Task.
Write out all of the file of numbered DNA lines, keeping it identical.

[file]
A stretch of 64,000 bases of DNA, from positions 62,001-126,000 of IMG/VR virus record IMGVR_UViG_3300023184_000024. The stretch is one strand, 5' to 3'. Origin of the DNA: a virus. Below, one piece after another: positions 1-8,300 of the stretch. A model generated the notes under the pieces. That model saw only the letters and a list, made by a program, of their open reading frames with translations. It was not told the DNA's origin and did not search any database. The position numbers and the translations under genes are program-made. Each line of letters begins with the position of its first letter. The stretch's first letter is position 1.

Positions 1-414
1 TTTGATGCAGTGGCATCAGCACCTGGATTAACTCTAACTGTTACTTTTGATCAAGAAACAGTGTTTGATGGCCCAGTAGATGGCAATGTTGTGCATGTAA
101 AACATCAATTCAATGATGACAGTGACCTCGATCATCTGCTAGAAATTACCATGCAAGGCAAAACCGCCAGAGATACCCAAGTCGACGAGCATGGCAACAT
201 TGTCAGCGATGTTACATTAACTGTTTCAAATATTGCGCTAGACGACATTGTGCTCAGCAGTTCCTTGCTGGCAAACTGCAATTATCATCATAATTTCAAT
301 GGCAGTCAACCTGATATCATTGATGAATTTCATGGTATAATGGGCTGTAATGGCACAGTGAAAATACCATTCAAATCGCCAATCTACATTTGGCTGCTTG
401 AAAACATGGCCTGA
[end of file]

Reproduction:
A stretch of 64,000 bases of DNA, from positions 62,001-126,000 of IMG/VR virus record IMGVR_UViG_3300023184_000024. The stretch is one strand, 5' to 3'. Origin of the DNA: a virus. Below, one piece after another: positions 1-8,300 of the stretch. A model generated the notes under the pieces. That model saw only the letters and a list, made by a program, of their open reading frames with translations. It was not told the DNA's origin and did not search any database. The position numbers and the translations under genes are program-made. Each line of letters begins with the position of its first letter. The stretch's first letter is position 1.

Positions 1-414
1 TTTGATGCAGTGGCATCAGCACCTGGATTAACTCTAACTGTTACTTTTGATCAAGAAACAGTGTTTGATGGCCCAGTAGATGGCAATGTTGTGCATGTAA
101 AACATCAATTCAATGATGACAGTGACCTCGATCATCTGCTAGAAATTACCATGCAAGGCAAAACCGCCAGAGATACCCAAGTCGACGAGCATGGCAACAT
201 TGTCAGCGATGTTACATTAACTGTTTCAAATATTGCGCTAGACGACATTGTGCTCAGCAGTTCCTTGCTGGCAAACTGCAATTATCATCATAATTTCAAT
301 GGCAGTCAACCTGATATCATTGATGAATTTCATGGTATAATGGGCTGTAATGGCACAGTGAAAATACCATTCAAATCGCCAATCTACATTTGGCTGCTTG
401 AAAACATGGCCTGA